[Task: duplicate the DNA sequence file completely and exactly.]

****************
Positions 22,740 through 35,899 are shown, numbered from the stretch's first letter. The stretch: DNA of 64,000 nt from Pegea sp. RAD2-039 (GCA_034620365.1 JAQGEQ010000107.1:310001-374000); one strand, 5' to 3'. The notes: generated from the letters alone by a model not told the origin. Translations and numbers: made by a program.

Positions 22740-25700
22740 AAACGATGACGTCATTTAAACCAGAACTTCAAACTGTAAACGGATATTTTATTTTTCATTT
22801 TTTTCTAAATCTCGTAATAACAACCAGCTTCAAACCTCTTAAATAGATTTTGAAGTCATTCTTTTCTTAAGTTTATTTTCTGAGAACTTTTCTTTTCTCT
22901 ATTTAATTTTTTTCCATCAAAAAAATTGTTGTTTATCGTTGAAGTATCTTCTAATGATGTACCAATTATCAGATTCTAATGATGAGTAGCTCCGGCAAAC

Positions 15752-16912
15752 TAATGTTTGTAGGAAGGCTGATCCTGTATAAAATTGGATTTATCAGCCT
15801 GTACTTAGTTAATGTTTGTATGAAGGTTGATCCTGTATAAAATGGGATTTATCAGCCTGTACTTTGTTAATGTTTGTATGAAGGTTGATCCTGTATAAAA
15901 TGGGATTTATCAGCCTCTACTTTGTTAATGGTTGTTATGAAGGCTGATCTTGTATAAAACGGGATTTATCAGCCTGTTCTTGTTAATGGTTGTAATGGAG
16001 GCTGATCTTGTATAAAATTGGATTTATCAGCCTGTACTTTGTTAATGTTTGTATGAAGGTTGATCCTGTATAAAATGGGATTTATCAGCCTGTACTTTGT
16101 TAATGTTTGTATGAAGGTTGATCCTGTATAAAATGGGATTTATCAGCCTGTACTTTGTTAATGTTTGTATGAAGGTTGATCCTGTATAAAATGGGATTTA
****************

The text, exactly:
Positions 22,740 through 35,899 are shown, numbered from the stretch's first letter. The stretch: DNA of 64,000 nt from Pegea sp. RAD2-039 (GCA_034620365.1 JAQGEQ010000107.1:310001-374000); one strand, 5' to 3'. The notes: generated from the letters alone by a model not told the origin. Translations and numbers: made by a program.

Positions 22740-25700
22740 AAACGATGACGTCATTTAAACCAGAACTTCAAACTGTAAACGGATATTTTATTTTTCATTT
22801 TTTTCTAAATCTCGTAATAACAACCAGCTTCAAACCTCTTAAATAGATTTTGAAGTCATTCTTTTCTTAAGTTTATTTTCTGAGAACTTTTCTTTTCTCT
22901 ATTTAATTTTTTTCCATCAAAAAAATTGTTGTTTATCGTTGAAGTATCTTCTAATGATGTACCAATTATCAGATTCTAATGATGAGTAGCTCCGGCAAAC

Positions 15752-16912
15752 TAATGTTTGTAGGAAGGCTGATCCTGTATAAAATTGGATTTATCAGCCT
15801 GTACTTAGTTAATGTTTGTATGAAGGTTGATCCTGTATAAAATGGGATTTATCAGCCTGTACTTTGTTAATGTTTGTATGAAGGTTGATCCTGTATAAAA
15901 TGGGATTTATCAGCCTCTACTTTGTTAATGGTTGTTATGAAGGCTGATCTTGTATAAAACGGGATTTATCAGCCTGTTCTTGTTAATGGTTGTAATGGAG
16001 GCTGATCTTGTATAAAATTGGATTTATCAGCCTGTACTTTGTTAATGTTTGTATGAAGGTTGATCCTGTATAAAATGGGATTTATCAGCCTGTACTTTGT
16101 TAATGTTTGTATGAAGGTTGATCCTGTATAAAATGGGATTTATCAGCCTGTACTTTGTTAATGTTTGTATGAAGGTTGATCCTGTATAAAATGGGATTTA